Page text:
# Modules

The Roomle Web SDK consists of 2 big "ready to use" modules, namely:

  • Configurator: this is the configurator as known by several webshop integrations
  • GLB Viewer: this module helps to display GLB files

# Sample usage

You can import the RoomleSdk and call a getter on the module you want to use. The following pseudo-code demonstrate how to load each module

import RoomleSdk from '@roomle/web-sdk';
((async function () {
    const roomleConfigurator = await RoomleSdk.getConfigurator();
    const roomleGlbViewer = await RoomleSdk.getGlbViewer();

# Common interfaces between modules

All of the modules have certain common interfaces. You can read about this in detail in our reference. In this section we want to focus on the most important things to get you started:

  • boot: the getter of the module gives you a new instance of this module. When you want to start it you need to call boot() on this module. If you want to start the configurator from the snippet above you need to call roomleConfigurator.boot(). After that, the API is set up and you can use the methods of the instance
  • getApi: after the boot is finished you can call getApi() on every instance of a module. For example: roomleConfigurator.getApi(). This method returns the specific api of each module. The APIs differ widely across the modules. You can read about the APIs in our reference
  • event system: we architected our SDK around events. All the available events are visible on getApi().callbacks. In default all these callbacks are no-ops (opens new window), you can assign them functions which should register the events to your event system. Since the event systems vary greatly accross different projects, we wanted to create a single neutral entry point for events which are emitted from the SDK. So this enables you to use things like RxJS (opens new window), Redux (opens new window) or your own event handling system.

# Event system in detail

If you want to listen to the update parameter event of the configurator you can do this with the following line of code:

roomleConfigurator.getApi().callbacks.onUpdateParameters = (parameters) => {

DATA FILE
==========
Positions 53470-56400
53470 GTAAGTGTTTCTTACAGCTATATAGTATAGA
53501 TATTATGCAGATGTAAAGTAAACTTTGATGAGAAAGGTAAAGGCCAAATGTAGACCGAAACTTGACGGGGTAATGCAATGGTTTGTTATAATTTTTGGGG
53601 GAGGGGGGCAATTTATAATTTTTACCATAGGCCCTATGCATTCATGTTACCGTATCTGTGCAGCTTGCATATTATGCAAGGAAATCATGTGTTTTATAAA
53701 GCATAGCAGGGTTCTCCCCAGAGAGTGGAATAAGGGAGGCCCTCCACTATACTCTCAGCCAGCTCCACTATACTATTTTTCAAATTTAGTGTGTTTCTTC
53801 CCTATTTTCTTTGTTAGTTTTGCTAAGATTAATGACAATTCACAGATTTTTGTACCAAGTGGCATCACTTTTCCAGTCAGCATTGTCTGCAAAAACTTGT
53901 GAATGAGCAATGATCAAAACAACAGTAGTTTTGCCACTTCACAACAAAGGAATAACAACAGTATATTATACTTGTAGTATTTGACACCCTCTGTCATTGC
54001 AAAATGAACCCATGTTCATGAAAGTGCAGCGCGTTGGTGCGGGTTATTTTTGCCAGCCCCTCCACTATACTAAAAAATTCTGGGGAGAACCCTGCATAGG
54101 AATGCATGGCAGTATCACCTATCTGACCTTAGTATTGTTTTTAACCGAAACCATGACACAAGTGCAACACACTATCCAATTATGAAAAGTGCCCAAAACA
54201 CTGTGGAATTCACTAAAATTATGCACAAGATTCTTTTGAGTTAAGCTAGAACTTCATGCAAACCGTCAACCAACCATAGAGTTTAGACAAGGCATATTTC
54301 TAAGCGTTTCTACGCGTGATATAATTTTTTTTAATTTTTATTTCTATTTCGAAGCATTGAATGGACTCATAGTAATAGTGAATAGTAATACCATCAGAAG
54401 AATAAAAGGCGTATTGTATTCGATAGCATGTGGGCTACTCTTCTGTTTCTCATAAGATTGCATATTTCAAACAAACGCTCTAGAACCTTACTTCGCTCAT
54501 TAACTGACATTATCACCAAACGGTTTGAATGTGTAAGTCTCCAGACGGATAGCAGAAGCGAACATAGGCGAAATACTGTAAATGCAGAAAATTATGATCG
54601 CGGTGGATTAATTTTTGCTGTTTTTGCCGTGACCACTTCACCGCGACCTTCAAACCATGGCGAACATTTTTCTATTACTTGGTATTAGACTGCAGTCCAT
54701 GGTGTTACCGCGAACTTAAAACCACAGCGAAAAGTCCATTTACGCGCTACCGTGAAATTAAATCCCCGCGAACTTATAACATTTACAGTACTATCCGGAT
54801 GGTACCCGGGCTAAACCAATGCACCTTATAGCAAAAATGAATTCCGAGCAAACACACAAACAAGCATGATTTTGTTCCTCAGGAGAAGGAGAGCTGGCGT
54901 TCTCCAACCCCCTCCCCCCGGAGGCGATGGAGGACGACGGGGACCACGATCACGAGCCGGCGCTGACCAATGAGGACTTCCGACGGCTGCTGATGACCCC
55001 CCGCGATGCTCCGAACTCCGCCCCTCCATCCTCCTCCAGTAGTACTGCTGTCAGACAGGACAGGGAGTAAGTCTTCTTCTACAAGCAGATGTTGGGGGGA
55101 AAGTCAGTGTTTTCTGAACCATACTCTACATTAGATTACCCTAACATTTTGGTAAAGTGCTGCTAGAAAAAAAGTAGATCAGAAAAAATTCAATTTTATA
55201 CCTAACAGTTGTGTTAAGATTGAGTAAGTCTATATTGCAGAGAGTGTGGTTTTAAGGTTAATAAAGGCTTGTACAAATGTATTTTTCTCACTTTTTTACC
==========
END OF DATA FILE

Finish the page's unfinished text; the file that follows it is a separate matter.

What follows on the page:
// send this event to your own event system, redux, RxJS or home grown
    // this should trigger all the updates you wan to do on a parameter update

All our events are prefixed with on. All the other methods are utility methods. For example mute and unmute. If you call roomleConfigurator.getApi().callbacks.mute() there will be no events sent to you. With unmute() the events will be sent again.

Often we get the question why we not just provide an addEventListener and removeEventListener. We think the callbacks approach has three main advantages:

  • discoverability: it's easy to discover all the events. With TypeScript you have code completion and for JavaScript user you have a nice overview during runtime
  • type safety: in TypeScript every parameter is typed, therefore it's clear which parameter is passed to which event
  • simplicity: why adding an event listener array and run through this array if the SDK user does only need one listener? Why looping through event listener if the event system of the SDK user does it again or more adjusted to the underlying application?

# Limits of the SDK

Right now you can only use things which are accessible via import RoomleSdk from '@roomle/web-sdk';. This means you can not import the Configurator on your own and create a new instance of it. This is a consequence of two constraints. On the one hand we want to make it as easy as possible to integrate your custom UI with our code and on the other hand we want to give you a highly optimized pre packaged library. This does not mean that we are not considering opening the SDK more. Theoretically it could be possible to extend our core classes and totally change their behaviour in the future. But right now there is no timeline for that.

# One note about SPAs

When you build a SPA (opens new window) it is common that DOM nodes are removed and added dynamically. You have two strategies to deal with this issue:

  • add the canvas into a DOM node which is never remove and just show/hide this DOM node via CSS. This has the advantage that switching back and forth between the 3D scene and your app is very quick. On the other hand it could be a waste of memory and ressources if you always keep the 3D scene alive
  • call pause() before the DOM node of the canvas is removed. Most of the modern UI frameworks give you the possibility to hook into some event which is fired before the DOM node is removed. When you navigate back to the page and want to show the canvas again you need to call resume(). See our reference how to do this.

Nevertheless which strategy you choose you have to call destroy() (for details see our reference) when you want to remove all the Roomle stuff completely.